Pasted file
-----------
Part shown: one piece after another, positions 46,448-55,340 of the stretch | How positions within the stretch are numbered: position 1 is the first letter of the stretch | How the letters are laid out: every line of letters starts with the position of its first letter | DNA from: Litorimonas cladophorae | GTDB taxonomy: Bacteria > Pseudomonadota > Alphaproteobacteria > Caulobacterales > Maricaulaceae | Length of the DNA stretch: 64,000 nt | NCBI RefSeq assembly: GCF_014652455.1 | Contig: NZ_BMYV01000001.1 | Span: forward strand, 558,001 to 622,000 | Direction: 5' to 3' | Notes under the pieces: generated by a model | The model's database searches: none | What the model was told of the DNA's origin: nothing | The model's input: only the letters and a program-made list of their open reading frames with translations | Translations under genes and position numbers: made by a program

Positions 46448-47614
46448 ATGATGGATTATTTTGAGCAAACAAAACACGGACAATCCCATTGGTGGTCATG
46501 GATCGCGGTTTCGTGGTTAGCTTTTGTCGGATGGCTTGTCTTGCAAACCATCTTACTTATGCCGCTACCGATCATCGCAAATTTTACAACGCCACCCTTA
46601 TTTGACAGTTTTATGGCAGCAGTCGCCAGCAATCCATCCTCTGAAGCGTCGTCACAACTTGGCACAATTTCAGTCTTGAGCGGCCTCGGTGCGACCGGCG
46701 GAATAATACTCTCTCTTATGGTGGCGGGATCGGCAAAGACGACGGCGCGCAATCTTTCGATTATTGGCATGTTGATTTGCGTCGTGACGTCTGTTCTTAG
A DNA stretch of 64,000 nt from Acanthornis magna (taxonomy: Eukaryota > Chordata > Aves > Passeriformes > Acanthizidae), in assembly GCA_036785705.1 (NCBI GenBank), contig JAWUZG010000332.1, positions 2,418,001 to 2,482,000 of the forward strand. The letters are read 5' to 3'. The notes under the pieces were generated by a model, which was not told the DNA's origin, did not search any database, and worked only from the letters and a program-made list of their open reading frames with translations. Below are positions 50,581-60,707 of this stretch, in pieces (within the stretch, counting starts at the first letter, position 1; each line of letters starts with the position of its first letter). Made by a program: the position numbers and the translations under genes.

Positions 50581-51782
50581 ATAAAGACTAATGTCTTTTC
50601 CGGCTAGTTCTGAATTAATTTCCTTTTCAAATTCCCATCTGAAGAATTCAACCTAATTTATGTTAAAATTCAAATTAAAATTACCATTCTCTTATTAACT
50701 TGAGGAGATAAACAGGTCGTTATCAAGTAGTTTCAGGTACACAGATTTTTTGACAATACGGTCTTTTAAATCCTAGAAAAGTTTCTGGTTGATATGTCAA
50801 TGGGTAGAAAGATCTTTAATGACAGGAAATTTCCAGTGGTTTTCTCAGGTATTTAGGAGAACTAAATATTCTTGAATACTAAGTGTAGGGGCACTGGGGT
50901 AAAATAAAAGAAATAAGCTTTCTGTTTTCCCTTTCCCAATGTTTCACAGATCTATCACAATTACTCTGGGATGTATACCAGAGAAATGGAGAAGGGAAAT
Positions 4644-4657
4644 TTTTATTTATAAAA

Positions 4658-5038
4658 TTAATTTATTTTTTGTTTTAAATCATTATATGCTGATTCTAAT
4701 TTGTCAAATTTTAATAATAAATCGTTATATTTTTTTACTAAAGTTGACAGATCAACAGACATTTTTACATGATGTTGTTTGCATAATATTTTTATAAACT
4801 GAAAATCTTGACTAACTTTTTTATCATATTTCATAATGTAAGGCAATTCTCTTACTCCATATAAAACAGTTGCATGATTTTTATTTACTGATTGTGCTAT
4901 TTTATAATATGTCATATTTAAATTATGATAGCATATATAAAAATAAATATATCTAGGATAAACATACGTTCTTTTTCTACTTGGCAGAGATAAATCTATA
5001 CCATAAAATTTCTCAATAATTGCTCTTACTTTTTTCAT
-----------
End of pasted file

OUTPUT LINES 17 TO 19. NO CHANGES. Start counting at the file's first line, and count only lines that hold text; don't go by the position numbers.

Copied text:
4658 TTAATTTATTTTTTGTTTTAAATCATTATATGCTGATTCTAAT
4701 TTGTCAAATTTTAATAATAAATCGTTATATTTTTTTACTAAAGTTGACAGATCAACAGACATTTTTACATGATGTTGTTTGCATAATATTTTTATAAACT
4801 GAAAATCTTGACTAACTTTTTTATCATATTTCATAATGTAAGGCAATTCTCTTACTCCATATAAAACAGTTGCATGATTTTTATTTACTGATTGTGCTAT